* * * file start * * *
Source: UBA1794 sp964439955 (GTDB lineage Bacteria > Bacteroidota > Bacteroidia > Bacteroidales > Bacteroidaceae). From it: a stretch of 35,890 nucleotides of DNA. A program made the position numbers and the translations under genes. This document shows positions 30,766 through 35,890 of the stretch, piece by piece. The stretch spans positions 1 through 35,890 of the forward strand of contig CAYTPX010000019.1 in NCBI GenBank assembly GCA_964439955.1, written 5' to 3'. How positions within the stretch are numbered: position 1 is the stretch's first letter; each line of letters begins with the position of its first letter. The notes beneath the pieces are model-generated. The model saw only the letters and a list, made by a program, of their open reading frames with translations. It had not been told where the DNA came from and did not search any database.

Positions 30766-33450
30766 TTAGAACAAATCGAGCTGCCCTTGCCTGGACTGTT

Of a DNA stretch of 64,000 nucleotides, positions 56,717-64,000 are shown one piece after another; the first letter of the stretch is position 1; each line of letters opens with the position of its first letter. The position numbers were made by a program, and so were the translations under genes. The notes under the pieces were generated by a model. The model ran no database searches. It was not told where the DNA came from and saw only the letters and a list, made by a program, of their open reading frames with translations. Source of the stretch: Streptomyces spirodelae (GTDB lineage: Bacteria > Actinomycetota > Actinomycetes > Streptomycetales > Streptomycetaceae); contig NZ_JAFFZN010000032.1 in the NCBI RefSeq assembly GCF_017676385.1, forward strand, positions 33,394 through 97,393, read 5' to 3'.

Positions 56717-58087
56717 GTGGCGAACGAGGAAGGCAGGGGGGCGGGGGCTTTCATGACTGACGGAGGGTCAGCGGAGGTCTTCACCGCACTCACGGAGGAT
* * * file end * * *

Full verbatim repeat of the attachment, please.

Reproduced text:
Source: UBA1794 sp964439955 (GTDB lineage Bacteria > Bacteroidota > Bacteroidia > Bacteroidales > Bacteroidaceae). From it: a stretch of 35,890 nucleotides of DNA. A program made the position numbers and the translations under genes. This document shows positions 30,766 through 35,890 of the stretch, piece by piece. The stretch spans positions 1 through 35,890 of the forward strand of contig CAYTPX010000019.1 in NCBI GenBank assembly GCA_964439955.1, written 5' to 3'. How positions within the stretch are numbered: position 1 is the stretch's first letter; each line of letters begins with the position of its first letter. The notes beneath the pieces are model-generated. The model saw only the letters and a list, made by a program, of their open reading frames with translations. It had not been told where the DNA came from and did not search any database.

Positions 30766-33450
30766 TTAGAACAAATCGAGCTGCCCTTGCCTGGACTGTT

Of a DNA stretch of 64,000 nucleotides, positions 56,717-64,000 are shown one piece after another; the first letter of the stretch is position 1; each line of letters opens with the position of its first letter. The position numbers were made by a program, and so were the translations under genes. The notes under the pieces were generated by a model. The model ran no database searches. It was not told where the DNA came from and saw only the letters and a list, made by a program, of their open reading frames with translations. Source of the stretch: Streptomyces spirodelae (GTDB lineage: Bacteria > Actinomycetota > Actinomycetes > Streptomycetales > Streptomycetaceae); contig NZ_JAFFZN010000032.1 in the NCBI RefSeq assembly GCF_017676385.1, forward strand, positions 33,394 through 97,393, read 5' to 3'.

Positions 56717-58087
56717 GTGGCGAACGAGGAAGGCAGGGGGGCGGGGGCTTTCATGACTGACGGAGGGTCAGCGGAGGTCTTCACCGCACTCACGGAGGAT